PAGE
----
The authors also recommended that TGA develops “a clear regulatory position on its approach to the use of the broadened sanctions and penalties to protect public health and safety” and redevelops “a suite of advertising compliance performance measures and indicators which focus on priorities and outcomes rather than processes and deadlines.”
The government has accepted all 22 recommendations. TGA plans to make many of the called-for changes this year.
Independent Report, TGA Statement, More
India lifts all pandemic-related restrictions on ventilator exports
India’s Directorate General of Foreign Trade (DGFT) has ended the prohibition on ventilator exports imposed in March, following reduced concerns that the COVID-19 pandemic could cause a shortage.
Governments around the world scrambled to source ventilators early in the pandemic as the use of the devices to treat COVID-19 patients with acute respiratory distress syndrome led expert observers to predict demand would outstrip supply. The capacity concerns abated as countries stepped up local production and evidence emerged that ventilators make some patients worse.
DGFT has changed its ventilator export policy in line with changing perceptions about the likelihood of hospitals running out of devices. In March, DGFT prohibited the export of all ventilators, including all artificial respiratory and oxygen therapy apparatus. This week, DGFT completely lifted the ban.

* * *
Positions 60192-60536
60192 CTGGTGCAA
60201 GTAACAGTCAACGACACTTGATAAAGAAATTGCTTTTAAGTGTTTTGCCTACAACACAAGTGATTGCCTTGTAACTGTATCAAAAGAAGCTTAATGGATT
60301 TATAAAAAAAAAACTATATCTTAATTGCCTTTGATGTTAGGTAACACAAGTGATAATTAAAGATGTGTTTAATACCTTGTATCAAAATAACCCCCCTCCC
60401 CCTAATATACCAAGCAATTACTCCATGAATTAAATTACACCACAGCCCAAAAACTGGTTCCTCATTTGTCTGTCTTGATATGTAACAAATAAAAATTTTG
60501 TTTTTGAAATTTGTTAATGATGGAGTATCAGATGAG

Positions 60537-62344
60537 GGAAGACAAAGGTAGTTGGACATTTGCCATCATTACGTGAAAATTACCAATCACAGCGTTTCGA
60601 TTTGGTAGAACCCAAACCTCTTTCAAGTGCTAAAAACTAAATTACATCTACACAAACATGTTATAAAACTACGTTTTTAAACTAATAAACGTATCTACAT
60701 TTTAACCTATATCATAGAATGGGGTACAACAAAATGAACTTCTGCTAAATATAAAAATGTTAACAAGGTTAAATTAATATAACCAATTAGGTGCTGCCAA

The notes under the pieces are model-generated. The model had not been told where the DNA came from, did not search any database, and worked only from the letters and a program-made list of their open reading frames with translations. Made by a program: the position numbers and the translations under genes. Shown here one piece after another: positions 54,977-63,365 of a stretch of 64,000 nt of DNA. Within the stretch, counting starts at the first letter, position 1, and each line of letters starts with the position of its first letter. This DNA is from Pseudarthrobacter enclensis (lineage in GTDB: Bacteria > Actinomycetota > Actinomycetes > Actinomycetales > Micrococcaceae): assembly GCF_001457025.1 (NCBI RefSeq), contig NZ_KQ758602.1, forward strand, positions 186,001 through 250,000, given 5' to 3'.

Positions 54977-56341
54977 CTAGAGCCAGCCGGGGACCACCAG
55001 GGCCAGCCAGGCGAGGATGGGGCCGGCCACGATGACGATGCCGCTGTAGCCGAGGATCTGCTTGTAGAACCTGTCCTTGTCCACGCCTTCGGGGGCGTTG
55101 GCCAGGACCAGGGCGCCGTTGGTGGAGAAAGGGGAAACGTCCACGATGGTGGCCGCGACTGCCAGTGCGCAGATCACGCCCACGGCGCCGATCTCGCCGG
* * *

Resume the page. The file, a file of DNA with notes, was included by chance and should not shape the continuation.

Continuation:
The total U-turn differs from the approach DGFT has taken to other products used in the response to the coronavirus pandemic. For example, DGFT has begun to allow the export of limited quantities of certain types of personal protective equipment, having previously stopped all such products from leaving the country. DGFT has opted against taking such an interim step in the relaxation of its rules on the export of ventilators.
DGFT Notice
India creates pathway for the licensing of more rational FDCs
India’s Central Drugs Standard Control Organization (CDSCO) has created a pathway for the licensing of fixed-dose combinations (FDCs) that feature vitamins, minerals and micronutrients. The pathway is designed to help manufacturers of 471 FDCs deemed by the Kokate Committee to contain rational combinations of ingredients.